We have eliminated that hazard. We have increased the speed by about 50 percent. It is much better service, more rapid and more frequent, and more regular and more satisfactory, and they go to more places.

That type of improvement will take care of all the congestion we will have in Washington for years. Of course, I do not mean that there will not be some spots.

Now the main point about expenses is we are not going in the right direction. If we start right now we will get somewhere in the end, and we can spend as much money as we want to finally on the roads and have the best roads we can possibly finally make but in the meantime we need it for schools and other things rather than to waste it on an antiquated system that perhaps Philadelphia or Boston found useful years ago, but which today, with modern, efficient, independent bus operation can be done so more dependably, safely, rapidly, and give better service in every way.

The companies are apparently very ready to do that. Formerly we had managers here who were not helpful at all.

I once sat under a predecessor of the present president, when we were asking for a bus line across Rock Creek Park, to connect the two upper sections there, and after we had all finished talking, he rose and he said very calmly that probably sometime there would be bus lines across Rock Creek Park, but that nobody in that room would be living at that time.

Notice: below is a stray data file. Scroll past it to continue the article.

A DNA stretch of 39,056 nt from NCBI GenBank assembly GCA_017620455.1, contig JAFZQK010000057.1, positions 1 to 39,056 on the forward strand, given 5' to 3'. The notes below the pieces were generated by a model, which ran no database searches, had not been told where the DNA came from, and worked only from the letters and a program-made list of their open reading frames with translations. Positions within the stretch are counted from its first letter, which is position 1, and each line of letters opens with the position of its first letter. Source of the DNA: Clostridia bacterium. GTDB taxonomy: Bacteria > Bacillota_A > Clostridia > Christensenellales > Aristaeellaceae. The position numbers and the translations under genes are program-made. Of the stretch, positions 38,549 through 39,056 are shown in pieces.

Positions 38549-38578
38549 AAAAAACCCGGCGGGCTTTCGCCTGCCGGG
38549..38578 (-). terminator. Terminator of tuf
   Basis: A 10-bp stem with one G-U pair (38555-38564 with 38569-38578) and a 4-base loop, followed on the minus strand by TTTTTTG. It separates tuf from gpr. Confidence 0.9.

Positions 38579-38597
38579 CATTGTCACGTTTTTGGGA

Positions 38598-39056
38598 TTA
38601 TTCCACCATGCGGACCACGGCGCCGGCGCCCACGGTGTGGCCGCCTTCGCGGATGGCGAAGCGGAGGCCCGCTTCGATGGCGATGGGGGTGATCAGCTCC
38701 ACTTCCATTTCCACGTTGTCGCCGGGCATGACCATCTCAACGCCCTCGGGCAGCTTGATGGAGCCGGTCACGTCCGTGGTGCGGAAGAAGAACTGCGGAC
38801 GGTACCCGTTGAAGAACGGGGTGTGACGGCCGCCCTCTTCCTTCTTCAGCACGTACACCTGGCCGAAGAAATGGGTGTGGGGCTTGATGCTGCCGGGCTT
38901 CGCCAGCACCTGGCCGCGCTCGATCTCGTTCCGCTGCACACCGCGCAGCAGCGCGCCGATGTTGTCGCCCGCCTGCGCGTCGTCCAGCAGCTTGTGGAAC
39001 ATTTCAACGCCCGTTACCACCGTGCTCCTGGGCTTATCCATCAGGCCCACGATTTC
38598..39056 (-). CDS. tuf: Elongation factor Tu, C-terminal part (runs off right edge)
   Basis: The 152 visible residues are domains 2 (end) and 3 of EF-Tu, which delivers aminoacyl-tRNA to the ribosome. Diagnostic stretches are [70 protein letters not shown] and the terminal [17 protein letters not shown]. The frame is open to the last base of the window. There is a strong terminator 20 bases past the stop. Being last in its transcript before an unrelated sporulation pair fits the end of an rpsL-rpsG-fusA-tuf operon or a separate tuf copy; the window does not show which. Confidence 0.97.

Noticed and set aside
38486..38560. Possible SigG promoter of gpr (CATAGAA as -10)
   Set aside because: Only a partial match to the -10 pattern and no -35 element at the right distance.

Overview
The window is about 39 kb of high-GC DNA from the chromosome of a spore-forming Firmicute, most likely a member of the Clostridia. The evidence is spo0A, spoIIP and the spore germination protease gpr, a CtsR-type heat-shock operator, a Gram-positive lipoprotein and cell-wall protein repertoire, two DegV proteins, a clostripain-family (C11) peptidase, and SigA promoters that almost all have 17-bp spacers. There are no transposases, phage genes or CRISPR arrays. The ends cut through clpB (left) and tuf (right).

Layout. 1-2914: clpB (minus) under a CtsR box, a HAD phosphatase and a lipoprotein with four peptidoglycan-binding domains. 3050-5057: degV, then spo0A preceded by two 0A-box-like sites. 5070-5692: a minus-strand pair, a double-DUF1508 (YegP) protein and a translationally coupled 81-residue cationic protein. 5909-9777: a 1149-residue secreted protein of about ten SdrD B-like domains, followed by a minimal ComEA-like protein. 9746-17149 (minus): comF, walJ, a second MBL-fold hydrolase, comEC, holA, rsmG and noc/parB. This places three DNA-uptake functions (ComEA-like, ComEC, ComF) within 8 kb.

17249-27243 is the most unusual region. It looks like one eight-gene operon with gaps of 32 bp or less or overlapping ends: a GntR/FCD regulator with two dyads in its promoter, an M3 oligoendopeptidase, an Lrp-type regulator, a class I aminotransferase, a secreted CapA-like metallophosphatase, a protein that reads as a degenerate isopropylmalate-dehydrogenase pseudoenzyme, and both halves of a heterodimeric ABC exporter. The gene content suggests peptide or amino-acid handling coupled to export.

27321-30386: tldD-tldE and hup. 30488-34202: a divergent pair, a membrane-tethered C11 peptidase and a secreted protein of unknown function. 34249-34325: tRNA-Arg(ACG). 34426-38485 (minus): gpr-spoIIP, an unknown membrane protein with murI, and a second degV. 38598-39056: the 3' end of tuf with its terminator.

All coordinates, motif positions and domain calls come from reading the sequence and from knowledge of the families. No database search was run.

I wanted to tell him that we needed just about one death to do away with that.

Mr. Bates. If you have any suggestions to offer relative to improving traffic conditions here, I would suggest you submit them to the committee.

Mr. SHELTON. My suggestion is that we follow the lead that they have taken in Connecticut Avenue, where they have improved the situation so much, taking out the streetcars and put in busses on the curb and improved the capacity of the streets, to relieve the downtown section the same way.

With regard to this Dupont Circle underpass, it is going to cost $100,000 to put the rails underneath, and that money would take out the rails to the Mount Pleasant line, you would put busses on the curb there and increase your space there.

It could go to the Agricultural Building and other buildings that end there and loop back through the same route.